Alcohol and pregnancy: policy, classification and fetal effects

Research output: ThesisDoctoral Thesis

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Abstract

[Truncated abstract] To date, there has been inconsistent and unclear evidence about the relationship between prenatal alcohol exposure (PAE) and fetal effects. The aims of this thesis were to examine alcohol and pregnancy policies, to develop a new method of alcohol classification by taking into account dose, pattern and timing of exposure ("composite" method), and to examine the association between PAE and fetal outcomes; fetal growth, preterm birth, birth defects, language delay and child behaviour(s). Government policies and guidelines on alcohol and pregnancy in English-speaking nations and Australian jurisdictions and organisations were reviewed. The data for the analytical components of the thesis are from a cohort study undertaken previously, linked to data from the Western Australia (WA) Midwives Notification System, and Birth Defects Registry, thereby providing a unique dataset. (The cohort comprised a randomly selected, population-based cohort of non-Indigenous women giving birth to a live infant in WA between 1995 and 1997 (n=4714). A 70% random sample of the 1995-96 cohorts was then invited to participate in an 8-year longitudinal survey. The response rate at year 1 was 78% n=2,224; 85% were followed-up at two-years, 73% (five-years), 61% (eight-years)). Data were collected 3-months postpartum using self-administered questionnaires that assessed maternal alcohol consumption for the three months before and in each trimester during pregnancy. ... Low levels of prenatal alcohol exposure were not associated with any of the outcomes examined. Binge drinking once to twice per week or less frequently in late pregnancy non-significantly increased the odds of language delay (adjusted Odds ratio (aOR) 3.00; 95% CI 0.90-9.93). A higher percentage of small for gestational age infants were found following heavy PAE, however results were attenuated after adjusting for covariates. Moderate and higher levels of PAE increased the odds of preterm birth for the offspring of the women who ceased drinking prior to the second trimester (aOR 1.78; 95% CI 1.01-3.14). Moderate PAE increased the odds of anxiety/depression among children (aOR 2.02; 95% CI 1.07-3.83). Heavy PAE in first trimester increased the odds of Alcohol Related Birth Defect (ARBD) (aOR 4.57; 95% CI 1.46-14.26), anxiety/depression (aOR 2.74; 95% CI 1.10-6.80) and somatic complaints (aOR 2.60; 95% CI 1.41-4.78). The odds of aggressive behaviour(s) following late pregnancy heavy alcohol exposure were elevated but imprecise, due to small numbers. Compared with the "composite" method, the effects of moderate and binge levels of PAE were not found when traditional classifications of PAE were applied. The "composite" measure of classifying maternal alcohol consumption takes into account the dose, pattern, and timing of PAE and more realistically classifies alcohol exposure. Low levels of PAE were not associated with any of the fetal effects examined in this thesis. The risk of poor fetal and child development outcomes increased following moderate and heavy PAE. Routine screening of women of childbearing age and pregnant women for alcohol use and recording of this information would enable better monitoring and evaluation of fetal effects.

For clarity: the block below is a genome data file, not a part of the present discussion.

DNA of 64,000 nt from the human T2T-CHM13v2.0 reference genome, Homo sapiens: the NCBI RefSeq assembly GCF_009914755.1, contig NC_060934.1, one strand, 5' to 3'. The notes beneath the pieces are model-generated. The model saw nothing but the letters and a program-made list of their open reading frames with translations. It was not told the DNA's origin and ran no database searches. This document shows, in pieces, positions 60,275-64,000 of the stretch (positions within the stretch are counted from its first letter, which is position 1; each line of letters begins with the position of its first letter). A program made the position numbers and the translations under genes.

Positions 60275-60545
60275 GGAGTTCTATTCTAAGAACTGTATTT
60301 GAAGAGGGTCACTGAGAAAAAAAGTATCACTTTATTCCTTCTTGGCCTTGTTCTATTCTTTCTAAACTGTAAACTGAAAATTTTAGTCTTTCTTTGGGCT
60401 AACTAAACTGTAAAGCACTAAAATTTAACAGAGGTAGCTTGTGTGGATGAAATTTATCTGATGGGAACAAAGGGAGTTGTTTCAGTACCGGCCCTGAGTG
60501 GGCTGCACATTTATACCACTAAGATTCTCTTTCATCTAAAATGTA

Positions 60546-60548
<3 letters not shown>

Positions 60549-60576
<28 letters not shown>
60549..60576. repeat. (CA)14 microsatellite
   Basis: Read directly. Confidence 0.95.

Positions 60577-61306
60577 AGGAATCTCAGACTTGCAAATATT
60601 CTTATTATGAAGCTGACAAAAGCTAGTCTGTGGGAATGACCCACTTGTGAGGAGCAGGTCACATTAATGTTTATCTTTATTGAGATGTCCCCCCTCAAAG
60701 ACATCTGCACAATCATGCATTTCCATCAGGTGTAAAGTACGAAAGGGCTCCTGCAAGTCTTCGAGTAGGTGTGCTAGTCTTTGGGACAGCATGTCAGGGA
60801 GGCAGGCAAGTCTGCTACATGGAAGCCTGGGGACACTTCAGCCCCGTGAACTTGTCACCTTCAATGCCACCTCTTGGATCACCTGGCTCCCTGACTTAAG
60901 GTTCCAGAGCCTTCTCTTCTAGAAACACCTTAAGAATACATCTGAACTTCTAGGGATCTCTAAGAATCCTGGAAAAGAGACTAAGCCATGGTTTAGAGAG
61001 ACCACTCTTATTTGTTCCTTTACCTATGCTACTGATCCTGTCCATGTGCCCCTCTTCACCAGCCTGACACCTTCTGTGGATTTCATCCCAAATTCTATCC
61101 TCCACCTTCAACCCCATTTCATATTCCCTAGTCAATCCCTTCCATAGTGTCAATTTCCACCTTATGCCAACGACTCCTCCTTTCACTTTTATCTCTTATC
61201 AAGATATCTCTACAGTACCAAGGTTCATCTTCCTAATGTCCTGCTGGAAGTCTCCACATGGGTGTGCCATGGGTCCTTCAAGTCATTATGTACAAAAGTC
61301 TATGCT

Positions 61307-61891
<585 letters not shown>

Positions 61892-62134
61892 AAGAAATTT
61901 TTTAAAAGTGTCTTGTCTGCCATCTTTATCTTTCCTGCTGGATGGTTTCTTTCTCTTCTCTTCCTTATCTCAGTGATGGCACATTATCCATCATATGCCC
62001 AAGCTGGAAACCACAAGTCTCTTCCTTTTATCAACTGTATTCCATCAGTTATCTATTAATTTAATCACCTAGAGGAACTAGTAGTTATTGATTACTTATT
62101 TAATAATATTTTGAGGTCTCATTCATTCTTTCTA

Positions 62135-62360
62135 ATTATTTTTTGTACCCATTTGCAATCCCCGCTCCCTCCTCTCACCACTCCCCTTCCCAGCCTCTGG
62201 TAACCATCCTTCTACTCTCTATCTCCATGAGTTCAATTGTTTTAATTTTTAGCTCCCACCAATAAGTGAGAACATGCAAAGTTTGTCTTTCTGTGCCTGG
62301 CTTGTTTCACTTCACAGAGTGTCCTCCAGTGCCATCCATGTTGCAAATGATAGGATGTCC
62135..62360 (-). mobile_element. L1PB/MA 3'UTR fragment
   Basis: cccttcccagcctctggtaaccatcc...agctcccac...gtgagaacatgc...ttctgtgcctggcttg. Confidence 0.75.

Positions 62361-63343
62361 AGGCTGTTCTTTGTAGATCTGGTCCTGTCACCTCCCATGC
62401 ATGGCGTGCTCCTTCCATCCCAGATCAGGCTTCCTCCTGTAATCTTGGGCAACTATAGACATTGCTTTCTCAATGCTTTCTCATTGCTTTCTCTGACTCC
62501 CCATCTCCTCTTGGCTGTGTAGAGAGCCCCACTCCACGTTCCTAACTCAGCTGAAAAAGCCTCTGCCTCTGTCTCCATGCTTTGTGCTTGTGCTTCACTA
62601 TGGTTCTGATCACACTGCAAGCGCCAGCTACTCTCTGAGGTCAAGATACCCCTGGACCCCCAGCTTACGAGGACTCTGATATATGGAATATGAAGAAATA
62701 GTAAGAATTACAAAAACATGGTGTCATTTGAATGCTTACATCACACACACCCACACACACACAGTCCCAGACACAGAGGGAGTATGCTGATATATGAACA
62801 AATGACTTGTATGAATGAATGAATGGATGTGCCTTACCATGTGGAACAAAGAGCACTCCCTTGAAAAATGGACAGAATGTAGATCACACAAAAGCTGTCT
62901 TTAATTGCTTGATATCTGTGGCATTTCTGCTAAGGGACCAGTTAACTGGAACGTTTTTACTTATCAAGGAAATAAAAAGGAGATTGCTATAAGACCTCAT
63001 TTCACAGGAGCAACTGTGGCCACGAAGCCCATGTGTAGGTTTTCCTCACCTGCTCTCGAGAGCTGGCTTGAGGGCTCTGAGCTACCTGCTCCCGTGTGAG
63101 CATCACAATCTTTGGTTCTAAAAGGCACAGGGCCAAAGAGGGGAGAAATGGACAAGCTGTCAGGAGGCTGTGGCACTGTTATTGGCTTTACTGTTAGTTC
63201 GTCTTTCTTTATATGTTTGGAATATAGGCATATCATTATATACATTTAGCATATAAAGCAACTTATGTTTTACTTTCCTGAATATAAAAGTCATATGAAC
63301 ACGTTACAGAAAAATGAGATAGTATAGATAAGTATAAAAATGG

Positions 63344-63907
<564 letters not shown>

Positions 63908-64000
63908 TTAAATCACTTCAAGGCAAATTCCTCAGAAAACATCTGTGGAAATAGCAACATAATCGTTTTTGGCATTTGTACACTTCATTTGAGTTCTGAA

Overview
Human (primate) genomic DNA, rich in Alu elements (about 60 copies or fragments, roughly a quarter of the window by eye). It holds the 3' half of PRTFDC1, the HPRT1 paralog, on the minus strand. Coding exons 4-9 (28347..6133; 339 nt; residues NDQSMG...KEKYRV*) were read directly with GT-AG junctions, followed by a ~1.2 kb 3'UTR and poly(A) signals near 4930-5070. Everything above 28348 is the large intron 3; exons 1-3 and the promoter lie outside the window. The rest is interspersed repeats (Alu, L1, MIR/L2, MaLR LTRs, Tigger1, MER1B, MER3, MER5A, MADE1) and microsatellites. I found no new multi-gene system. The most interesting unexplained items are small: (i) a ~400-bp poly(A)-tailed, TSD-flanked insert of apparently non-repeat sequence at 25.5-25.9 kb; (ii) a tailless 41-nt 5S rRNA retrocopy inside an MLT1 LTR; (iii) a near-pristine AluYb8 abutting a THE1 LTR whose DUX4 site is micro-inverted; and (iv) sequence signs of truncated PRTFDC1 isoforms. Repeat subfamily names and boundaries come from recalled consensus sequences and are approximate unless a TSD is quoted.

Original languageEnglish
QualificationDoctor of Philosophy
Publication statusUnpublished - 2009

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